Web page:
It can be difficult deciding where to head with your career – one choice to make is whether to study or go straight into the workforce.
Jesse Curtis, 20, has the best of both worlds. He works as an apprentice mechanic in Sydney and studies at TAFE to get his Certificate in Automotive Engineering.
I work for the Trivett Group – Australia’s largest prestige automotive group. I work in their Porsche and Aston Martin service division.
I’m a first year apprentice service technician in Trivett’s Porsche and Aston Martin workshop.
Basically it’s a lot of on-the-job training. I’m learning the basics of how cars work, how to service them and how to fix them.
The group employs over 500 people, although in my team there are just 17 of us – 12 in the workshop and 5 in the customer service office.
I work on Porsche and Aston Martins – mainly the new ones like the Porsche 911, which is a $200 000 car.
Well, I applied for the job online at Myspace which at the time had a link to the Trivett Group’s Apprentice Recruitment Program, thinking that never in a million years would they pick me. I wanted to work at Trivett because it’s a big company and has a lot of job opportunities that I could consider in the future.
There were over 200 applicants and it was a three-stage process – first a written test, then a half day workshop and finally an interview. Basically, the workshop I wanted to get into (Aston Martin and Porsche) only takes one apprentice every two years so I really had to stand out.
FYI The Trivett Apprentice Recruitment Program runs each year around August and employs around 20 apprentices.
My number one tip would be to present yourself in the best possible light – nicely dressed, clean, shaven and so on. Before the interview think of the types of questions you may be asked and prepare your answers. Questions like 'what are your strengths and weaknesses?' always come up in job interviews and it pays to have a prepared answer to as many questions as possible. Also, I always take a spare copy of my resume to the interview just to show that I’m coming prepared.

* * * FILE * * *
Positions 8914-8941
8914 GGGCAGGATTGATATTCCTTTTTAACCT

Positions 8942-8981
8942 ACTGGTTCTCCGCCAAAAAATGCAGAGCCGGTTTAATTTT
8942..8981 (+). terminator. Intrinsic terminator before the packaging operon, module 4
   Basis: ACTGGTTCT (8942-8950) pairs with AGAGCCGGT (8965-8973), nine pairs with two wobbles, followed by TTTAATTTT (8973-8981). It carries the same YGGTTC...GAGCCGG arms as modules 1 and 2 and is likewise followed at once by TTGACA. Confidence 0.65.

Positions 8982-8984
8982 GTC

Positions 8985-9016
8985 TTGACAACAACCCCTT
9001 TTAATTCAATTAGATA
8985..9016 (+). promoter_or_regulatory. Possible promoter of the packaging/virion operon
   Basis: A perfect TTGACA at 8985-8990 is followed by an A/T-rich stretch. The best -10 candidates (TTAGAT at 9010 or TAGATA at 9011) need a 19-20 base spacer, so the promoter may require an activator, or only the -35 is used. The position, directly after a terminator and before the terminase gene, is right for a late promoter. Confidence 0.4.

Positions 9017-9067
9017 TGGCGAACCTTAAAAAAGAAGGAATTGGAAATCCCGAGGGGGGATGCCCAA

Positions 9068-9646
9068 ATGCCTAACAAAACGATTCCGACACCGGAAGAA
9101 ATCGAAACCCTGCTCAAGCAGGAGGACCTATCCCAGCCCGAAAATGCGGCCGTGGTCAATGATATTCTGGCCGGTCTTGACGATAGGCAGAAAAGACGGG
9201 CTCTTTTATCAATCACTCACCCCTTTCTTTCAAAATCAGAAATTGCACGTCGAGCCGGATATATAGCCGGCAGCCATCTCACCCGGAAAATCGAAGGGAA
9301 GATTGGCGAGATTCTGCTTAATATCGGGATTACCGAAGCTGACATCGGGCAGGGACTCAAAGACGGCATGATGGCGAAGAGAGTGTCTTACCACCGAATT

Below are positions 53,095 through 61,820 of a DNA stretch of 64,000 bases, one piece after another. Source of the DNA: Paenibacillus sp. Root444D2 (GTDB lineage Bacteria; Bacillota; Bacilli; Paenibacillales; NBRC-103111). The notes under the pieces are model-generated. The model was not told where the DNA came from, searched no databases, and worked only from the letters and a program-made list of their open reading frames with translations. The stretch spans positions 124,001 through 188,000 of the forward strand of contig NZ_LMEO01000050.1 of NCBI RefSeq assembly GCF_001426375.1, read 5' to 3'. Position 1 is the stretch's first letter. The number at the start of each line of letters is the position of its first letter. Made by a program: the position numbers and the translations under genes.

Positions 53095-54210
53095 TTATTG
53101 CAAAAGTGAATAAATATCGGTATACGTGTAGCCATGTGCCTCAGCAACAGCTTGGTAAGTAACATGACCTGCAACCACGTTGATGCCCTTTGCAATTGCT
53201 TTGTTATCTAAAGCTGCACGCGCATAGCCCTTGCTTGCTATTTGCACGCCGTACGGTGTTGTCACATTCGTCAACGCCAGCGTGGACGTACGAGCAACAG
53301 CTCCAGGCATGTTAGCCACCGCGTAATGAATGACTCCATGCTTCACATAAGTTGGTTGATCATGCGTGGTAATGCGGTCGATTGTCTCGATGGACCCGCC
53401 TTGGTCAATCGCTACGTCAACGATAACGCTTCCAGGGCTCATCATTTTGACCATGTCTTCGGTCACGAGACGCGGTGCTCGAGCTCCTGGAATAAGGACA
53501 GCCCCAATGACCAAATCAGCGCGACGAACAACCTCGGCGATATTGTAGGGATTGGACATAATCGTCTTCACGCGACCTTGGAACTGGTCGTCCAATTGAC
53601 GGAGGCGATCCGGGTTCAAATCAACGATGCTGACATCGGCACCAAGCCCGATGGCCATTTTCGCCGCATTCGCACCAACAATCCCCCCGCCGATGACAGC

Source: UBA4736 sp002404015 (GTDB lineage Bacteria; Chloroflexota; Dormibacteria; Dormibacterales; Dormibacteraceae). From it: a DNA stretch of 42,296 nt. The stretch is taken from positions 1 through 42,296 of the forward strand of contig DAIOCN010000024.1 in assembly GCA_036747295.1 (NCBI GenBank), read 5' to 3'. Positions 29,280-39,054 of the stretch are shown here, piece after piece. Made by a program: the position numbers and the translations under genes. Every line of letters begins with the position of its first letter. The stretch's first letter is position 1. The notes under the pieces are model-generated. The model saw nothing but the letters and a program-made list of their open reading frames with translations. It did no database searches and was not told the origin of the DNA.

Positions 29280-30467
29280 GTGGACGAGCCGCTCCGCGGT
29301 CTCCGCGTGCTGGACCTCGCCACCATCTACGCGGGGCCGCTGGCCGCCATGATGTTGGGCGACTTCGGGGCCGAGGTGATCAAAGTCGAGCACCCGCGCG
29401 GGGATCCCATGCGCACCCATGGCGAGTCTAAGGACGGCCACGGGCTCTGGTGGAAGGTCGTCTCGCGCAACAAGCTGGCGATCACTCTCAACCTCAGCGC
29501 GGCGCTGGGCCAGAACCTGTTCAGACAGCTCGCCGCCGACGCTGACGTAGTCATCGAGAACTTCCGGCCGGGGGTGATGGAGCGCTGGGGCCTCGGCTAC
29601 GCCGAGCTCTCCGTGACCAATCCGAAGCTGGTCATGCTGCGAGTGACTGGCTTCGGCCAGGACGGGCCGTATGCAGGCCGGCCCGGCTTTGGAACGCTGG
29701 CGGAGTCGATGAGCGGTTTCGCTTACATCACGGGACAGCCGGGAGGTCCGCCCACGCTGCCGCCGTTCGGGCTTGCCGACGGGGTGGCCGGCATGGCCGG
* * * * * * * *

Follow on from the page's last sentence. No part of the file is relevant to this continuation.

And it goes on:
In tests I always go with the first answer that comes to mind and I never spend too long on one question. Above all, the trick is to remain calm and answer as many questions as possible.
Absolutely. It will allow me to work on all types of cars, including diesel engines.
It’s a four-year apprenticeship. It involves four days a week in the workshop learning and helping out, and one day at TAFE where I do theory so I can get an official qualification in Automotive Engineering.
Yes. I’d rather be doing this than being a full-time student at university and only being able to work limited hours each week. This allows me to get a qualification and work at the same time – it’s not bad. TAFE is pretty easy – if you pay attention and try you’ll do well.
I just kind of fell into it actually. Being a mechanic is not something I ever saw myself doing but I saw the job advertised, I love cars, I applied and I got the job. So it’s really a career I fell into.
Definitely the cars! And also the people – it’s a great place to work, a relaxing and laid-back team environment.
The long hours. I start work at 7.15 am which means I have to get up at 4.45 am. I finish work anytime between 4.15 pm and 5.30 pm.
I really enjoy being a mechanic but I don’t think I will necessarily stay in this career forever. I would definitely like to stay in the automotive industry and can see myself as a service adviser – I’d like to have a go at the customer service side of things. I’ve worked in a retail customer service role before and I think it would be great to combine my apprenticeship skills and my knowledge of cars with the customer service side of things in the automotive industry.
The Award wage is about $270 gross per week. However, I do earn more because the Trivett Group have a program called ‘Trivett Advantage’ which is an additional amount of up to $100 per week on top of the Award wage. I also receive payment for overtime which helps.
A lot of people seem to think that all apprentices are 15 or 16 year old school leavers. I’m 20 and have been in the workforce for a few years now, so I have to battle that misconception.
You definitely hear stories of initiations and pranks being played on first-year apprentices. In my workshop it’s fairly tame – there will be the odd thing like they’ll take the fuse out of a car window so you can’t wind it down but other than that it’s been fairly good.
I think they should do their research before even considering it as a career. There are a lot of naive apprentices out there that don’t know what they’re getting into and they drop out in the first year which is a waste of time and money. It’s not particularly hard work but you need to have your wits about you and be a good worker. If you’re keen to learn then it’s a great industry.
An Aston Martin DBS.